Hillersdal L and Winther J. Research models: Moulds and figures in Collaborative Obesity Research

A novel trend within obesity research is to engage in interdisciplinary collaborations as a response to the increasing prevalence of obesity globally. Drawing from ethnographic fieldwork among two interdisciplinary groups of obesity researchers, this talk investigates how local configurations of research settings, funding criteria, academic affiliations and ambitions shape how obesity as a research phenomenon is imagined, organised and executed within the realm of politically charged research agendas. Proposing the metaphor of models as figures cast from a mould, we show how the conditions offered in the promotion and facilitation of interdisciplinarity curb rather than open up how obesity is made an object of intervention and study.


Elgaard Jensen, T., Kleberg Hansen, A.K., Ulijaszek, S., Munk, A.K., Madsen, A.K., Hillersdal, L., and Jespersen, A.P. (2018). Identifying notions of environment in obesity research using a mixed methods approach, Obesity Reviews 1-10. DOI: 10.1111/obr.12807


Ulijaszek, S.J. (2017). Models of Obesity. From Ecology to Complexity in Science and Policy. Cambridge: Cambridge University press.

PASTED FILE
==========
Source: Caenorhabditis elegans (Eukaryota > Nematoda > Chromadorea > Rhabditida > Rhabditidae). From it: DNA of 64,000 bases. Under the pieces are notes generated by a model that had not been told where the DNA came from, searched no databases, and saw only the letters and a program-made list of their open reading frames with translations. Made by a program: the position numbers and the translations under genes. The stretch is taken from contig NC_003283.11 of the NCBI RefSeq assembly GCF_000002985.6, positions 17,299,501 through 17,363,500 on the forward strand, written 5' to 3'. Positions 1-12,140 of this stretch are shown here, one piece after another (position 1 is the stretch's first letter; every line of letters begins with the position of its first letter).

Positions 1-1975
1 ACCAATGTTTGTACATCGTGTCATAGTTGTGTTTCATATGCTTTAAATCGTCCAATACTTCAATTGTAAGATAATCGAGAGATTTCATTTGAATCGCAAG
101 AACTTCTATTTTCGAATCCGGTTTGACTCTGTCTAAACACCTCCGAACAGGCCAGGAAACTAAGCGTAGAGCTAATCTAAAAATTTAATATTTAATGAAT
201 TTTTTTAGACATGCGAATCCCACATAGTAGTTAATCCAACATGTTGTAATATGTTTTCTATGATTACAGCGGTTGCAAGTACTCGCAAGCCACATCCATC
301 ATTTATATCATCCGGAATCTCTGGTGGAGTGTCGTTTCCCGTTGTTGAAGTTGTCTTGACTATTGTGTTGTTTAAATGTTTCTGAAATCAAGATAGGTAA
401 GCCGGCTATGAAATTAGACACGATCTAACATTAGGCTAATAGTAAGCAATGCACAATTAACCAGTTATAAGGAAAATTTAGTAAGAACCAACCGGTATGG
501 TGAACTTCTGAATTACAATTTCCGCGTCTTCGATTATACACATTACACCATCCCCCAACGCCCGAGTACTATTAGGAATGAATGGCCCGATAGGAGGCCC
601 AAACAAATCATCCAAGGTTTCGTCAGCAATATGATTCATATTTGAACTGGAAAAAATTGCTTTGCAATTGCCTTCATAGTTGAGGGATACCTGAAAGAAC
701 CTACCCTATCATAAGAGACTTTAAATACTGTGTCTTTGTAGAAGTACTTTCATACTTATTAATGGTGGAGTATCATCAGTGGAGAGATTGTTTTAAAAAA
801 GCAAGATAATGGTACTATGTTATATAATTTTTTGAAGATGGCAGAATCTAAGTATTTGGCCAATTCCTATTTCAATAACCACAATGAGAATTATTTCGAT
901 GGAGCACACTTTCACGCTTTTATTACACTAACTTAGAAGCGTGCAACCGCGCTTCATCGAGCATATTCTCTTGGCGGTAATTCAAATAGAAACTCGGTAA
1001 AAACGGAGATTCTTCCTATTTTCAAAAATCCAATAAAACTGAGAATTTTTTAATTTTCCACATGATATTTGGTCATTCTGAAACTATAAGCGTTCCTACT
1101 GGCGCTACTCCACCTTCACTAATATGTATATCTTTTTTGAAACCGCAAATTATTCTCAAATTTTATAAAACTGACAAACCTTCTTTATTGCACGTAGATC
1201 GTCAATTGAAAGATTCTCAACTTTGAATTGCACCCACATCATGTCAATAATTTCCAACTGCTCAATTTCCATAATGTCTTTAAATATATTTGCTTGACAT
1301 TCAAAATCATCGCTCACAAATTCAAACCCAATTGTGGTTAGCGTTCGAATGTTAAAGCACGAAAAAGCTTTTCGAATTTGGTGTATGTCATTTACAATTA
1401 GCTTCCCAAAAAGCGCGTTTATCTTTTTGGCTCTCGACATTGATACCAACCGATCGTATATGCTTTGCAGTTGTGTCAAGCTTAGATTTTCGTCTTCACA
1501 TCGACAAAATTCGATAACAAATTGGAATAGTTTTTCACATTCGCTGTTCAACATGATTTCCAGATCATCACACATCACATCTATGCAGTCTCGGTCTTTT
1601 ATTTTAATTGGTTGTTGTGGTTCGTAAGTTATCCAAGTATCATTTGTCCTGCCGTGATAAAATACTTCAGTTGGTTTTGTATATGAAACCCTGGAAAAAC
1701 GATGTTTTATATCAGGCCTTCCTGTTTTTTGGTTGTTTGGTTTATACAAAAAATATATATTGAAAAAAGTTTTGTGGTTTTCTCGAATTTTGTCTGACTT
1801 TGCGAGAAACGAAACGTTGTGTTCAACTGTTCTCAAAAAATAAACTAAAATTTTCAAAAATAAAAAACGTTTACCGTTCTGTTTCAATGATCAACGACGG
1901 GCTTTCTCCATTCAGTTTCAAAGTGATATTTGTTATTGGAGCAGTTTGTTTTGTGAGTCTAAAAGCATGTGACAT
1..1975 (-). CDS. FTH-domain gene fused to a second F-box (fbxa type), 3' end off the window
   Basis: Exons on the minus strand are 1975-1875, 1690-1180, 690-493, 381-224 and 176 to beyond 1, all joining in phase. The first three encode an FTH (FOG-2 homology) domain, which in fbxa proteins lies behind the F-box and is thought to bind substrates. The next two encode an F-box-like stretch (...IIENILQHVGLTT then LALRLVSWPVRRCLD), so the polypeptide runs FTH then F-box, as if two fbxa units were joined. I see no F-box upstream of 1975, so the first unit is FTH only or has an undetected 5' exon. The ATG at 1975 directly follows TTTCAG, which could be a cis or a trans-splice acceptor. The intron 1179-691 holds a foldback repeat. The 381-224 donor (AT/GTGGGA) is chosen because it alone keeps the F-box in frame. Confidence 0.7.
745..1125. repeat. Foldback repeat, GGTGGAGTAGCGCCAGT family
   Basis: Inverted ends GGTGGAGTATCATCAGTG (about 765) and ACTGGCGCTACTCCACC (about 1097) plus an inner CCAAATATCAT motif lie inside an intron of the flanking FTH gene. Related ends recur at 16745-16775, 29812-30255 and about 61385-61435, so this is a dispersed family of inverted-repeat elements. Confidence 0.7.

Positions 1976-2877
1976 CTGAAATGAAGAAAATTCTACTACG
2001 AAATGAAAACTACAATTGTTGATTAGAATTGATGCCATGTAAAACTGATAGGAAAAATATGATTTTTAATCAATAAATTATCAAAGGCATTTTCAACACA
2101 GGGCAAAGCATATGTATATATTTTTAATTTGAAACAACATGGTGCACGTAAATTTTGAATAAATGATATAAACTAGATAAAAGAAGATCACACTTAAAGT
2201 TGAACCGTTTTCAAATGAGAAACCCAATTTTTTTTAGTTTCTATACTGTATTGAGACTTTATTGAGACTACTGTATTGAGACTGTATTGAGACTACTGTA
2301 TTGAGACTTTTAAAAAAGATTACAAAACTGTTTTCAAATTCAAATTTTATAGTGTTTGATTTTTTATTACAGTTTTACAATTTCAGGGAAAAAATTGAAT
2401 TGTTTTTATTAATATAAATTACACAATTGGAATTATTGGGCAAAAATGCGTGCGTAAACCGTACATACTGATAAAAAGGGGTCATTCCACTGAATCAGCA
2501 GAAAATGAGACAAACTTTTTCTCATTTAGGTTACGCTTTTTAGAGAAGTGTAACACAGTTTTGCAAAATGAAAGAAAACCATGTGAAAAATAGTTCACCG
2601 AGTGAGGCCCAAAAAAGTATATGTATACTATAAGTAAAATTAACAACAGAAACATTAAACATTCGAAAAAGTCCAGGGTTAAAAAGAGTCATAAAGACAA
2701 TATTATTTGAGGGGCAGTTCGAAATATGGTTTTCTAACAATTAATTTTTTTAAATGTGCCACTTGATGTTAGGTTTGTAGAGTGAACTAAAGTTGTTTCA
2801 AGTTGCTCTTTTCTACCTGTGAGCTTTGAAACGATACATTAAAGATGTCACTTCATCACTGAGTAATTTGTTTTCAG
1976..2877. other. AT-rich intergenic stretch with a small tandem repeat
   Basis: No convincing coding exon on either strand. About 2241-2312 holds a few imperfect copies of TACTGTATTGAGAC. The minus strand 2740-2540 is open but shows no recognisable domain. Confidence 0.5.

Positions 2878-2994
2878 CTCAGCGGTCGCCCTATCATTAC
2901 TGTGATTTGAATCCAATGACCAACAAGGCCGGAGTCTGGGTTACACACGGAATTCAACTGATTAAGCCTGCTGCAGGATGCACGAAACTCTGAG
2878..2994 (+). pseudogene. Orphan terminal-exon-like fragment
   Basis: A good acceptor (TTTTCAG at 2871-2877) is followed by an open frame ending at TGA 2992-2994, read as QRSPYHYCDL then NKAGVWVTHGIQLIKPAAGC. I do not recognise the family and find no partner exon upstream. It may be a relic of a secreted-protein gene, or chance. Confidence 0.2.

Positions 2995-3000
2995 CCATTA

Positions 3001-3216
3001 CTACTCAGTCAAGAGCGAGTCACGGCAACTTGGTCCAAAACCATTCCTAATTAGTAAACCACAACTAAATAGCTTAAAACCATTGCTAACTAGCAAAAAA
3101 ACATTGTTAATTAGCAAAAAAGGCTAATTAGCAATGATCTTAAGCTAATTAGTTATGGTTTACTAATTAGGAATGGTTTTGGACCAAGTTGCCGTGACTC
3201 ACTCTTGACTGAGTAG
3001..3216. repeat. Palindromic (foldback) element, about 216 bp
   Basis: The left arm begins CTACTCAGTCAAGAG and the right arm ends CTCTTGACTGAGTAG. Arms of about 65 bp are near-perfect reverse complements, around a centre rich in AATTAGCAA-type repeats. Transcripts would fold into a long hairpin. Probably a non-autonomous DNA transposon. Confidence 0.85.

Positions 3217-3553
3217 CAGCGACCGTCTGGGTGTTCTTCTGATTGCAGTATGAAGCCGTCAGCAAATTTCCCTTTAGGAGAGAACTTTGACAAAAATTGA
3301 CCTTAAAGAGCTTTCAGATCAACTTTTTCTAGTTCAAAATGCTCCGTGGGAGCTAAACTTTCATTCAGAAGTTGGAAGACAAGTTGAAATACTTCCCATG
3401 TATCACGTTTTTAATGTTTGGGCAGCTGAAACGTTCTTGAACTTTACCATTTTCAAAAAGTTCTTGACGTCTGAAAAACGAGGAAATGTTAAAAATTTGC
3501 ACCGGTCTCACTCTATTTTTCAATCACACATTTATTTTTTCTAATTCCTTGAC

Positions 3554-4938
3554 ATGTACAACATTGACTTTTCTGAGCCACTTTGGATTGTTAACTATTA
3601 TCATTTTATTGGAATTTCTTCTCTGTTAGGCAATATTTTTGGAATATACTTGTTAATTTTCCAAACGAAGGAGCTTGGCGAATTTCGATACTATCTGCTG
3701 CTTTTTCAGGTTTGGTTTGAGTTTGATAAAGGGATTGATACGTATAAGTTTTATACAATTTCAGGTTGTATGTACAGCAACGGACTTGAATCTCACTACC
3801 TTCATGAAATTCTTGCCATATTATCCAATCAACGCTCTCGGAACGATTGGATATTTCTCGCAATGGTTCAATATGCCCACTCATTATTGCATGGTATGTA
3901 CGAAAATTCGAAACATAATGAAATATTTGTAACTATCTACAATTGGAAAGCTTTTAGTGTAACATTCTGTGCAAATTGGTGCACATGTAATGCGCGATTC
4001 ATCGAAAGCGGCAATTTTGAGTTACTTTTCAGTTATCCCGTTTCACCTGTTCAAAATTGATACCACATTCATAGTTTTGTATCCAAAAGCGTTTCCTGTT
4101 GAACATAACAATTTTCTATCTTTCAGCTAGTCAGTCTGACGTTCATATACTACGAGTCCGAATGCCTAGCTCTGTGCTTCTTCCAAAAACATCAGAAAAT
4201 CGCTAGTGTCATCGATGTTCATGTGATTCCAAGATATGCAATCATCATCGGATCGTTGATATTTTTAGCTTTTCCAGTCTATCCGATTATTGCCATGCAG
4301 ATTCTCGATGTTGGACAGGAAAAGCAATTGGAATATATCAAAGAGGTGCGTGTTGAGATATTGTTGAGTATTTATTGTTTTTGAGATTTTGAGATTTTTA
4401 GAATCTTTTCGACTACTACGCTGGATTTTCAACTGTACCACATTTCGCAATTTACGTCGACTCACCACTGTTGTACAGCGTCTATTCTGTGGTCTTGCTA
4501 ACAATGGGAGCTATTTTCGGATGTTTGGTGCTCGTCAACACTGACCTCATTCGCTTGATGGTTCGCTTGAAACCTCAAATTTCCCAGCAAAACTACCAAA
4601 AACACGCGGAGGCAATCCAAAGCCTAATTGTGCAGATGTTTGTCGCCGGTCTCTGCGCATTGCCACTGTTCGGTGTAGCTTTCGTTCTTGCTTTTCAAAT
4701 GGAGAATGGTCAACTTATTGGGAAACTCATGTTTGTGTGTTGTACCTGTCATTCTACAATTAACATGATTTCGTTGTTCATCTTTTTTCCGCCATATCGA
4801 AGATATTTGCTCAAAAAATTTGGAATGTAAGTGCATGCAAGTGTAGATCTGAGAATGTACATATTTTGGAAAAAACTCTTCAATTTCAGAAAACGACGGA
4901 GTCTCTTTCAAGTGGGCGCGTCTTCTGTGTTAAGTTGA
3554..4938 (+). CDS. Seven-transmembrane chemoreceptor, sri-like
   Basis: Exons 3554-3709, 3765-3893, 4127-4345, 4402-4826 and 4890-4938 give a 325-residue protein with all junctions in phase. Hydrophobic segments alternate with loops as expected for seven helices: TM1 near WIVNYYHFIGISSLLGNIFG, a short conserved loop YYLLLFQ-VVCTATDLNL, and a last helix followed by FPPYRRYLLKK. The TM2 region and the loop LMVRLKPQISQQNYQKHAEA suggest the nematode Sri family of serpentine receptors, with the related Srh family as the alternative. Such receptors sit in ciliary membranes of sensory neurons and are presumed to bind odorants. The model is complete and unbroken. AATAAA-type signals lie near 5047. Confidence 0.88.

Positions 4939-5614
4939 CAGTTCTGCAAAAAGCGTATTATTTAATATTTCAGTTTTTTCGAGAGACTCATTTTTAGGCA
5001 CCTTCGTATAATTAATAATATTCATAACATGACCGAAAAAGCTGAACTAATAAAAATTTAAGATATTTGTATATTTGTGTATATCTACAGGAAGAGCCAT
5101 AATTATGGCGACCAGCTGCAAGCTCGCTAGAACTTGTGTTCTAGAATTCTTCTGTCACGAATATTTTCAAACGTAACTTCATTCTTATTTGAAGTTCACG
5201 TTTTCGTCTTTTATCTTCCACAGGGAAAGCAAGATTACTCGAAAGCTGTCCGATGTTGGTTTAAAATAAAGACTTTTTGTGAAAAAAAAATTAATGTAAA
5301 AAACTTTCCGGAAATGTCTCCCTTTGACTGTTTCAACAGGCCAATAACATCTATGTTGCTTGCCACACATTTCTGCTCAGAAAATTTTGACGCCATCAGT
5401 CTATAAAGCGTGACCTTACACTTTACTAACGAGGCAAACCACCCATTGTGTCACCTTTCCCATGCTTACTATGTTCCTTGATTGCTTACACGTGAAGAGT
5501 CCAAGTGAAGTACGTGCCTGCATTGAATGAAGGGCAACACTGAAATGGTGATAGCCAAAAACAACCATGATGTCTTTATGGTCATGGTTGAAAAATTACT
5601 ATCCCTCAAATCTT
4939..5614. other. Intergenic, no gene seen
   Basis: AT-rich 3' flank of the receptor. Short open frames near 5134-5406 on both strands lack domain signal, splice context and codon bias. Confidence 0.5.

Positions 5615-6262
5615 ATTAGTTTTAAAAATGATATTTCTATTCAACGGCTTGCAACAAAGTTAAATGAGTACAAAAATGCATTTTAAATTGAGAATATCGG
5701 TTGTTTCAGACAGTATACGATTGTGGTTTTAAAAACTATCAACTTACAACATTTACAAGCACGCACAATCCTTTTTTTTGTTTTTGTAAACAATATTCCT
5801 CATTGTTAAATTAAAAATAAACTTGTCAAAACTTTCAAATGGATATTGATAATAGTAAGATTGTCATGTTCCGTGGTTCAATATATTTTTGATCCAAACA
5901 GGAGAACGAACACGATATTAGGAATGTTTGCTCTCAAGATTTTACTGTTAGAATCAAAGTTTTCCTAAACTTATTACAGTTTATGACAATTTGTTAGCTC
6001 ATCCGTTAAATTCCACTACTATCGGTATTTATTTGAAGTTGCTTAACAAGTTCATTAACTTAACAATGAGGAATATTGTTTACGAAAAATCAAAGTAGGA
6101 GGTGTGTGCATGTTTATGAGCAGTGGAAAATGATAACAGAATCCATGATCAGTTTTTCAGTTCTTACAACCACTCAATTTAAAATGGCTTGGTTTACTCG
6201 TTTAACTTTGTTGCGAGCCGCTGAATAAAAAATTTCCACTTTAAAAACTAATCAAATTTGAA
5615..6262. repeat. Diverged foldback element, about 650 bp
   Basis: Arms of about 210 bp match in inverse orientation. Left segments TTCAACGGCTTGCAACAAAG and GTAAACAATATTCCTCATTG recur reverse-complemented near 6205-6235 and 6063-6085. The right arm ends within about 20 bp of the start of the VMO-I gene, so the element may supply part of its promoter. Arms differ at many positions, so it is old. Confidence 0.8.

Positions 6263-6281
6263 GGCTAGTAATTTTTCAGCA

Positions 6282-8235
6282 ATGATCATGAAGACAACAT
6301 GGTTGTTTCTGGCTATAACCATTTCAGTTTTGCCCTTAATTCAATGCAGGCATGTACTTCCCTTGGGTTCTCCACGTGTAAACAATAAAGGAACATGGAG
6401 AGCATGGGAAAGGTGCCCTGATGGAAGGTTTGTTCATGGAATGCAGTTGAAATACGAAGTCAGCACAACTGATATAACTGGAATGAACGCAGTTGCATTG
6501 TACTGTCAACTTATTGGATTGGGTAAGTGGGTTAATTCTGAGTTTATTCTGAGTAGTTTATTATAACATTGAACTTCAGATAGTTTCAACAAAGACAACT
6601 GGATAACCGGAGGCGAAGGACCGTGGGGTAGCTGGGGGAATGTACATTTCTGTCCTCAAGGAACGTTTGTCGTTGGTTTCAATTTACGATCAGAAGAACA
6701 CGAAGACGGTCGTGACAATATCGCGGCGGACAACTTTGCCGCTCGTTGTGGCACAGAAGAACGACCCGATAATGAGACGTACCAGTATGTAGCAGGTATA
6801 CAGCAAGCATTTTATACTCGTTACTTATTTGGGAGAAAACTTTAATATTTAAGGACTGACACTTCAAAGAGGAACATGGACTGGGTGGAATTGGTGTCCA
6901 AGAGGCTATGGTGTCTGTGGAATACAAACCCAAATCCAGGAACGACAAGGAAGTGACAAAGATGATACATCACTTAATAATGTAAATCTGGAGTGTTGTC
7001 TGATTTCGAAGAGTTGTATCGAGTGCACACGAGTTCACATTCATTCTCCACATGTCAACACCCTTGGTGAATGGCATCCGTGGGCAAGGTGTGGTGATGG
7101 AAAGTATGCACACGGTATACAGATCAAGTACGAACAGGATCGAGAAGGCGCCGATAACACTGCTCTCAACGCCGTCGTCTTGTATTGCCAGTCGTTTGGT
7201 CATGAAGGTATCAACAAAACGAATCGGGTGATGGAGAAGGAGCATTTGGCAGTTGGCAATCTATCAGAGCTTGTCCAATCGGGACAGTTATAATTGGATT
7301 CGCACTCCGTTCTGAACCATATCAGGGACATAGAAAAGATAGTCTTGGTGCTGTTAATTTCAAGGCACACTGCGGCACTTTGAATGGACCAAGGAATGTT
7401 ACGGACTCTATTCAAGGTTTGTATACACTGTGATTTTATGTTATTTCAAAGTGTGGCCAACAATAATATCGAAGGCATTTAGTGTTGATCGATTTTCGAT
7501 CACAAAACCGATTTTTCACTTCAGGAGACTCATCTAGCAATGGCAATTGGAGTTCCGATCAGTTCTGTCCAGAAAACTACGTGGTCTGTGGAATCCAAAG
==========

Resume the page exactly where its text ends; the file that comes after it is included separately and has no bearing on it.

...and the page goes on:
Ulijaszek, S.J. and McLennan, A.K. (2016). Framing obesity in UK policy from the Blair years, 1997-2015: persistent individualistic approaches despite overwhelming evidence of societal and economic factors, and the need for collective responsibility. Obesity Reviews 17: 397-411.

Ulijaszek, S.J. (2015). With the benefit of Foresight: obesity, complexity and joined-up government. BioSocieties 10: 213-228.

Ulijaszek, S.J. (2008). Seven Models of Population Obesity. Angiology, 59, supplement 34S-38S.

Ulijaszek, S.J. (2007). Models of population obesity and cultural consensus modelling. Economics and Human Biology, 5: 443-57.


models of obesity disciplines 2017

Many disciplines are involved in obesity research and intervention, and they engage with many different models (Table from Ulijaszek SJ, 2017, Models of Obesity, Cambridge University Press.